Every day there are more and more stories about people, mostly in tech, getting laid off. It’s not only tech, as things have a tendency to reverberate through nearly every industry. The fear of a recession has a lot of companies getting rid of ‘bloat’ or excessive overhead.
For a bit of comfort, people have not stopped spending, investing, or growing. They may not spend as much, invest as much, or grow as fast, but forward momentum is still occurring. And this forward momentum means there are jobs and work that need to be done.
But what does this mean for Customer Success Managers? Are we at risk? Will our roles change? Should they change? Should we be worried?
Customer Success Managers in a recession: 5 things we can do right now
Let’s presume there will be a slight recession. It may not last long or be as large as past recessions, but for the sake of this discussion, we are assuming that with all of the indications we have, one will arrive soon.
Let’s also presume that the big tech companies continue to evaluate their staffing allocations, which will inherently affect nearly all other industries in some way. These are safe assumptions, but remember some industries can still experience rapid growth, even in a recession.
I fully believe that Customer Success Managers (CSMs) are even more valuable during a recession. Here’s how that can play out.
1. Focus on what really matters and what is at the core of customer success
In a recession, we have to prioritize activities that add value to our customers’ business. We will need to make strategic choices that lean heavily toward reducing churn, providing even more outside-of-the-box thinking to add value beyond what our product does.
2. Dial-up empathy
Our customers will be dealing with a lot and we need to not just understand it, but really feel what they are grappling with. Listen more, talk less, and seek to find out what they are prioritizing.
3. Prioritize success outcomes even more
Think of how we can lend a hand with industry knowledge and experience to help our customers with bigger outcomes. How can we use our expertise in a given domain or industry to give our customers guidance and assist them beyond what the product or service offers?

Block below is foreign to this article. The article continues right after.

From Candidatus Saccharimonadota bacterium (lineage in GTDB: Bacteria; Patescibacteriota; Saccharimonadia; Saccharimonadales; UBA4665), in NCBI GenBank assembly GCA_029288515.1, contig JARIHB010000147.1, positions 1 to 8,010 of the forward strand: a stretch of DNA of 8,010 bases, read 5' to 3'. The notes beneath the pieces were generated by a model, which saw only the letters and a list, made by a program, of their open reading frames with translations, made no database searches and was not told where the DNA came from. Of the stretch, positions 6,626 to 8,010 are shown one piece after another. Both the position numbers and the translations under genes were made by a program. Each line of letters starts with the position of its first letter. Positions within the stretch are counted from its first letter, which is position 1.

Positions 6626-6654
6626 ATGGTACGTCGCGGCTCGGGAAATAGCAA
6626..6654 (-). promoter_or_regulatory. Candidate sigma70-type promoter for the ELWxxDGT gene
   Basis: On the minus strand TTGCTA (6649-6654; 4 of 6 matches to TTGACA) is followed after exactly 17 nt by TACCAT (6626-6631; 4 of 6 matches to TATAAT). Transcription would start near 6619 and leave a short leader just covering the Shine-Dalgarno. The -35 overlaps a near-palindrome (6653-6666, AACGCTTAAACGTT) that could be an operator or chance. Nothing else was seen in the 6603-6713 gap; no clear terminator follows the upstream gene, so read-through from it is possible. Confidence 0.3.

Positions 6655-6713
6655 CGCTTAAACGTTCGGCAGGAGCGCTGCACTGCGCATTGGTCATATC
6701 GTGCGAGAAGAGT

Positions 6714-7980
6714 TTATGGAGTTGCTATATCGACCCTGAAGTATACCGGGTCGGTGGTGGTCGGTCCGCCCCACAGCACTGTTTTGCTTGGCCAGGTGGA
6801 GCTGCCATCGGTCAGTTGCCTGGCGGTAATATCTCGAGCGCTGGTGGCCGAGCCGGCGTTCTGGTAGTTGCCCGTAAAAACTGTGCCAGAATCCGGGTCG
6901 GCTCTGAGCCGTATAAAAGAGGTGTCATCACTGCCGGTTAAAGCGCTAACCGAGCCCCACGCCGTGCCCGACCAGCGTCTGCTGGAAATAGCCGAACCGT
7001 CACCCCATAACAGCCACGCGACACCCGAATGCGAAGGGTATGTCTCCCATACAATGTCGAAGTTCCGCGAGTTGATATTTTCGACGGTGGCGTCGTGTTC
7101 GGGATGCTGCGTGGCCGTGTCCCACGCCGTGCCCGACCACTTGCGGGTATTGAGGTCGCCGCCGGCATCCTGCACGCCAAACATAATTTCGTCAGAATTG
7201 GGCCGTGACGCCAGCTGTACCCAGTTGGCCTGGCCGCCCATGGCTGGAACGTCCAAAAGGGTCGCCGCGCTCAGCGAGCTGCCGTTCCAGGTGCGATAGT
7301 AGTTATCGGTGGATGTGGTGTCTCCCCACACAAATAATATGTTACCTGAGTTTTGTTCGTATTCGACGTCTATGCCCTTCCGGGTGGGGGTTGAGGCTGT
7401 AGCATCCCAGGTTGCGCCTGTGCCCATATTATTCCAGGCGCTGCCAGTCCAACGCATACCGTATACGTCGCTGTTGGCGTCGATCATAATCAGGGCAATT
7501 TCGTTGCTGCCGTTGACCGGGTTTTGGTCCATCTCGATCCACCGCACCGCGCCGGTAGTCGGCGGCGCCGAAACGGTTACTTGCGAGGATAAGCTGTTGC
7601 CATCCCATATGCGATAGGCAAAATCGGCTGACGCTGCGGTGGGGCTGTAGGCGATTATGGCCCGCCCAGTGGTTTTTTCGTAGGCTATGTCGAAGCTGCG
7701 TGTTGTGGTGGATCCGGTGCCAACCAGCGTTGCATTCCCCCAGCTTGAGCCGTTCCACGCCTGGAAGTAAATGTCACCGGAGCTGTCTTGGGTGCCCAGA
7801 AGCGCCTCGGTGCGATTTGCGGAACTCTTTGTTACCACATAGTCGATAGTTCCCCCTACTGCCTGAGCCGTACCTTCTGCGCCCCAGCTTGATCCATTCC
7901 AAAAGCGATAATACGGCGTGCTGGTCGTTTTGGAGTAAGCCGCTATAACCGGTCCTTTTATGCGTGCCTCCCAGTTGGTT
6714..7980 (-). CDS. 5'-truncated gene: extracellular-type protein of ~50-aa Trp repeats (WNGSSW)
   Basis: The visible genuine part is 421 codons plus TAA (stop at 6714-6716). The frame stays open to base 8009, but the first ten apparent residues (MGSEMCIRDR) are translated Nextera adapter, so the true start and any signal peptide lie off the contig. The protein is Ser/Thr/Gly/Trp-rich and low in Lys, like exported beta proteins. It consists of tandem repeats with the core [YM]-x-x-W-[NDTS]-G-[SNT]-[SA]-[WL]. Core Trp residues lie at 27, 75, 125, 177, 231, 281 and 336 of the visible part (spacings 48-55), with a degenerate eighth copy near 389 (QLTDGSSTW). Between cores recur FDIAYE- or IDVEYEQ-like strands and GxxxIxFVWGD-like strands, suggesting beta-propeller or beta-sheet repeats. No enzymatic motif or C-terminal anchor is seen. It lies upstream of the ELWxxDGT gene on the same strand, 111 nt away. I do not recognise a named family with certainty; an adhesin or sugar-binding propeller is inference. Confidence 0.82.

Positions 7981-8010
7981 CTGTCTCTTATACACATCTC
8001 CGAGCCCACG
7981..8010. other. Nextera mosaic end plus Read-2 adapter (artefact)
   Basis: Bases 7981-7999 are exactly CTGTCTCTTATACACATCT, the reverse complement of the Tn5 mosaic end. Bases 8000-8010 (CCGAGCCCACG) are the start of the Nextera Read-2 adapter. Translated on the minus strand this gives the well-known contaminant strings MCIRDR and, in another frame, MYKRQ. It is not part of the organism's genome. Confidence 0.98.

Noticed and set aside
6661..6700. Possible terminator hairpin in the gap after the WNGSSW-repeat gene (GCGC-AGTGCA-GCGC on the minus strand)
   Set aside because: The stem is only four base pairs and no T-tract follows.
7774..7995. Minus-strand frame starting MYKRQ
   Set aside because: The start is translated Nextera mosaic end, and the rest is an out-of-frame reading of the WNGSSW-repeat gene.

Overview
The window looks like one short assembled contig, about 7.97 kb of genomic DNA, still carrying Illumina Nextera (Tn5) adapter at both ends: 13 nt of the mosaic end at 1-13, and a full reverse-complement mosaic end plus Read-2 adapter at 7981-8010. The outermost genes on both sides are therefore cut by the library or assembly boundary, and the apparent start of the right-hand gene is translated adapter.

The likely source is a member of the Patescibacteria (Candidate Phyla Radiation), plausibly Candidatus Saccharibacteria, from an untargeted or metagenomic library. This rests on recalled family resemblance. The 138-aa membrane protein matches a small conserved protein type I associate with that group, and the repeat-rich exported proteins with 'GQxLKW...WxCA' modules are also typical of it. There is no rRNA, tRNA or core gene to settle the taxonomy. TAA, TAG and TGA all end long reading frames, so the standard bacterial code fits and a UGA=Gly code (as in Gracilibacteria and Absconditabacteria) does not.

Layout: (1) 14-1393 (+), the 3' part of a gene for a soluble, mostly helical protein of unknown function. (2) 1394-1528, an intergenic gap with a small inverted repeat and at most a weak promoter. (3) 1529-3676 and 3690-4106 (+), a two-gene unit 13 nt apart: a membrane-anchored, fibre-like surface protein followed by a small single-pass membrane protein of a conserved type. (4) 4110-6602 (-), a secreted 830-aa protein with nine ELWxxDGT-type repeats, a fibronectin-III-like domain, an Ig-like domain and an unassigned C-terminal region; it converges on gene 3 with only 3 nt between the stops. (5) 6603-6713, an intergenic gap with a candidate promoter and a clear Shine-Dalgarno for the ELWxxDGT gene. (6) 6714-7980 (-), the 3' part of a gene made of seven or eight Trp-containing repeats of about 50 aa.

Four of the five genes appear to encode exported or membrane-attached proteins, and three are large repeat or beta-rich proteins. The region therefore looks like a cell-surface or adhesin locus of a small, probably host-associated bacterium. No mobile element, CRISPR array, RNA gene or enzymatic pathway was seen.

4. Communicate with purpose
Recessions are stressful because there is a lot of uncertainty and a lot of difficult decisions to be made, both within our own companies and among our customers. In this climate, we need to be very precise with our communication but also open and transparent with cross-functional teams and leadership.
Our product and marketing teams can help us deliver more value as we communicate the voice of the customer. Our leadership can be made aware of why our customers might not be able to renew or expand. There will be many opportunities to communicate with more purpose and we as CSMs can play a critical role.
5. Seek to learn more
During quarterly business reviews and executive business reviews, we can seek to ask more questions and really listen to what our customers are saying and going through. Perhaps they will need more guidance, less tech touch, and more human touch. Perhaps they need to scale back. How is their industry being affected?
The more we can learn, the better off we will be when it comes to adding value to both our customers’ businesses and our own.
It also helps to know that customer success is not just for SaaS and tech. I am of the firm belief that every industry (yes, even non-SaaS) needs Customer Success Managers. The profession has grown out of the SaaS industry but there’s no limit to what it can do for non-SaaS businesses, and this is also why I believe Customer Success Managers can help even more during a recession.
Stay educated. Stay positive. Stay valuable.
It’s up to us how much or little we help during a recession, but the bottom line is that we are vital to the retention of customers, regardless of industry. And rest assured – no one wants to lose customers. It might get more stressful, it might require more work, but it will be 100% worth it when the recession ends. And we know that they do end.